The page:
A merger between mining company Xstrata and commodities-trader Glencore would seem like a great opportunity for the two companies to gain market power through the control of both mining and trading, as well as the ability to use subtle trading signals to control mining operations in ways that non-trading miners would not be able to. Whether for power or efficiency reasons, the merger must look attractive to the two firms. It is large and complicated too. In total it involves a market value of around $58 billion for the two companies; Xstrata employs 70,000 people, Glencore 58,000 people.
Golden Parachutes under the Microscope: The Xstrata and Glencore Merger
The merger has faced resistance from shareholders for a number of reasons, including an interesting one that involves a number that is either really large or really small, depending on your perspective. Xstrata has an executive-retention package (also known as a golden parachute) valued at $268.5 million, which is a pretty big number even if it divided over many executives. But it is actually a small number compared to the potential gains or losses that the merger itself could generate for shareholders, depending on whether it succeeds or fails. Still, shareholders were sufficiently upset that the package is being modified to make a successful vote for the merger more likely.
Golden parachutes do get investors and others upset because they often seem to reward the wrong people. They are triggered when a change in control of a firm occurs, as in an acquisition or a merger. A change in control, in turn, happens if someone thinks that they can run the firm better than the current management, which is more likely to happen if the current management is doing poorly. So; do poorly, get paid for being taken over. Despite the resistance from shareholders, managers want golden parachutes very badly, and with boards of directors being mostly accepting of parachutes if other local firms have them (as I have shown in a study with Jerry Davis), the key issue is how to make golden parachutes so that they don’t raise anyone’s ire.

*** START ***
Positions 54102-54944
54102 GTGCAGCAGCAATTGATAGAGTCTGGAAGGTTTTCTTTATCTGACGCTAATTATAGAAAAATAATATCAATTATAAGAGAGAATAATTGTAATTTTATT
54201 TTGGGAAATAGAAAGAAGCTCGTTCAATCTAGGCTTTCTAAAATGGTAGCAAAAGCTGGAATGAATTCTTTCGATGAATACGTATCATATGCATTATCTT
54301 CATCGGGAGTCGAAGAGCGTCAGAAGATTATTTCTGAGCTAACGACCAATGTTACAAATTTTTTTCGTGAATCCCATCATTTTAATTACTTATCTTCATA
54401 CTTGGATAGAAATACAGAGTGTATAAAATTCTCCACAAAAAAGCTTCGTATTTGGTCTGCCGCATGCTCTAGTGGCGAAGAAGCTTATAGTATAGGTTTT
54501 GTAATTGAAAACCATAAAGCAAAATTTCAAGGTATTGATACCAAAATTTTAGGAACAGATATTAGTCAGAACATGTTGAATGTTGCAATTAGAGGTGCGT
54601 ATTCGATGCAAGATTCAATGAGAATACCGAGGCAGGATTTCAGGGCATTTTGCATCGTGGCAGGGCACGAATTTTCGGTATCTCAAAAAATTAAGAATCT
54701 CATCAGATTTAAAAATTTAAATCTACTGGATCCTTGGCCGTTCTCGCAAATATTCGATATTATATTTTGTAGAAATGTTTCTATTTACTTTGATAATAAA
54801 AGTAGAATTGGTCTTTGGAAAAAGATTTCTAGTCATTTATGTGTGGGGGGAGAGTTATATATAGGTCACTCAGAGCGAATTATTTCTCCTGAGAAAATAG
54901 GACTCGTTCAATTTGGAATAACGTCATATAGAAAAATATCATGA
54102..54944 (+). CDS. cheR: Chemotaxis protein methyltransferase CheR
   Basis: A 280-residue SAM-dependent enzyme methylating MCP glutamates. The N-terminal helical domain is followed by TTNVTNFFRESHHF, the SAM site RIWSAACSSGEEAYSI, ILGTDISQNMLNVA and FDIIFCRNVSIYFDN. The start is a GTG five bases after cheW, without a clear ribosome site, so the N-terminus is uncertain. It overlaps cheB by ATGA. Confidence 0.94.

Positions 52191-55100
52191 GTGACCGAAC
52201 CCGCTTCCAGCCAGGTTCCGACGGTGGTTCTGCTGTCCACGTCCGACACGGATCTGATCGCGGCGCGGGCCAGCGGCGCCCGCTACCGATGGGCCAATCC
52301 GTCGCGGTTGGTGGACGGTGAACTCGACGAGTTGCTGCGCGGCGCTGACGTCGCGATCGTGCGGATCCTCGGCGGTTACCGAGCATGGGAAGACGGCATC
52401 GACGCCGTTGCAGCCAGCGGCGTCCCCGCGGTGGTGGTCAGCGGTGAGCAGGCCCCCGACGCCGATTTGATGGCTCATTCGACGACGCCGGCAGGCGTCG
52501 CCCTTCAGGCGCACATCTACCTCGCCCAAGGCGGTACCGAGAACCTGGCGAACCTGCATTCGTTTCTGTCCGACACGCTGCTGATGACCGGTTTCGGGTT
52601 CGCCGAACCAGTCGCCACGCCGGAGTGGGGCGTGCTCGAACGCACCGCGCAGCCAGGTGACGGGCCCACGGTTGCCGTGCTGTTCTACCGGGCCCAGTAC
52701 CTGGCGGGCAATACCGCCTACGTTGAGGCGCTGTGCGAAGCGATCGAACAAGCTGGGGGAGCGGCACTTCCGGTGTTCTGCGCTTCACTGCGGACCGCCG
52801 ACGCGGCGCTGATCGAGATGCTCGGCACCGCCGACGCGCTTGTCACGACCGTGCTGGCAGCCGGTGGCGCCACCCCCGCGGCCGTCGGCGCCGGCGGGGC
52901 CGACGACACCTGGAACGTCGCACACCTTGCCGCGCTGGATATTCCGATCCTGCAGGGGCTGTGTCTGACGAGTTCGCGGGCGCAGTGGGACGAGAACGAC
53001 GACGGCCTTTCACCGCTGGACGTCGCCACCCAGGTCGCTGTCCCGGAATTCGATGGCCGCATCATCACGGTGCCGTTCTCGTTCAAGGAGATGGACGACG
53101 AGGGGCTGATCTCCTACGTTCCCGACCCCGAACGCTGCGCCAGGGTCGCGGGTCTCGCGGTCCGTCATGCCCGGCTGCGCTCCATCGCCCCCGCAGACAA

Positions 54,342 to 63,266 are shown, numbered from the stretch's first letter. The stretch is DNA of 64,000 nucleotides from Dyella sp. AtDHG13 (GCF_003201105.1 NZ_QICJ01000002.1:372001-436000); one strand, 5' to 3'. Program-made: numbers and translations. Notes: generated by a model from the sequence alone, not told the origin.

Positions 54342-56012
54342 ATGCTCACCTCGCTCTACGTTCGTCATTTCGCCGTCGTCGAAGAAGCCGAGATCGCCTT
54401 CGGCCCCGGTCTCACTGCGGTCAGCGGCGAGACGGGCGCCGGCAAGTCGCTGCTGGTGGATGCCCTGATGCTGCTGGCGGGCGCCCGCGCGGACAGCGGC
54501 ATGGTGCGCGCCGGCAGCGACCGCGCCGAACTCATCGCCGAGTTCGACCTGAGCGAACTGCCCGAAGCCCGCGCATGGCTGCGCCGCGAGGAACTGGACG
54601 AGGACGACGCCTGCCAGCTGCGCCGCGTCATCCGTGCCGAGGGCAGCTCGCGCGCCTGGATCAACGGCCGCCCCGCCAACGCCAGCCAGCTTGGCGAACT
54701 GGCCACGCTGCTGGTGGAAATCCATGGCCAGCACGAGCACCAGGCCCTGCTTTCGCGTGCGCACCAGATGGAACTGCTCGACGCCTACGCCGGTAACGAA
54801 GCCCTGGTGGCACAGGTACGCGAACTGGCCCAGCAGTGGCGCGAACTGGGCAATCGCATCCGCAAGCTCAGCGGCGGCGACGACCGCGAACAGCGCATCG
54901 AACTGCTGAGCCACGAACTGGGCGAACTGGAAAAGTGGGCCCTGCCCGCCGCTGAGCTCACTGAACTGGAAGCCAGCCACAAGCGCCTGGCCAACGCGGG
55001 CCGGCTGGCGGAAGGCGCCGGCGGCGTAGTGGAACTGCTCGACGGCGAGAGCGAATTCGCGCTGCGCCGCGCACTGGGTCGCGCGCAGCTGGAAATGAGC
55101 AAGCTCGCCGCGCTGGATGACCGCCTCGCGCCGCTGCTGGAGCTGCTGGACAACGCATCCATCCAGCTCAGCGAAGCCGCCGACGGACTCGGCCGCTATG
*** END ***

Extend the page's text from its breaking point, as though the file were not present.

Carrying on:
A recent study by Fiss, Kennedy and Davis has shown some interesting patterns in how this is done. To me the key variable is whether they seek to hide in the crowd by making the parachute similar to that of other firms. This happened more often when takeover activity was high, suggesting that vulnerability to a takeover makes it more important to make the parachute seem normal. This reminds me of the Costa Concordia captain preparing to leave the ship in a lifeboat while having the crew broadcast don’t-panic messages to the passengers, but maybe the comparison is inappropriate. More articles in the press on golden parachutes made them less similar, which makes me think that authors of such contracts probably think they have more freedom to draft them as they wish if “everyone does it.” But, as the Xstrata and Glencore situation suggests, the effect of press attention changes if it is directed toward the same firm. I guess some things don’t look as good in the spotlight as they do in the shade.
Davis, G.F. & Greve, H. R. 1997. Corporate elite networksand governance changes in the 1980s. American Journal of Sociology,103(July): 1-37.
Fiss, P. C., Kennedy, M. T., &Davis, G. F. 2012. How Golden Parachutes Unfolded: Diffusion and Variation of aControversial Practice. Organization Science, 23(4): 1077-1099.
MacDonald, Alex. 2012. Glencore, Xstrata Set September Date for Merger Vote. Wall Street Journal, July 11 2012.
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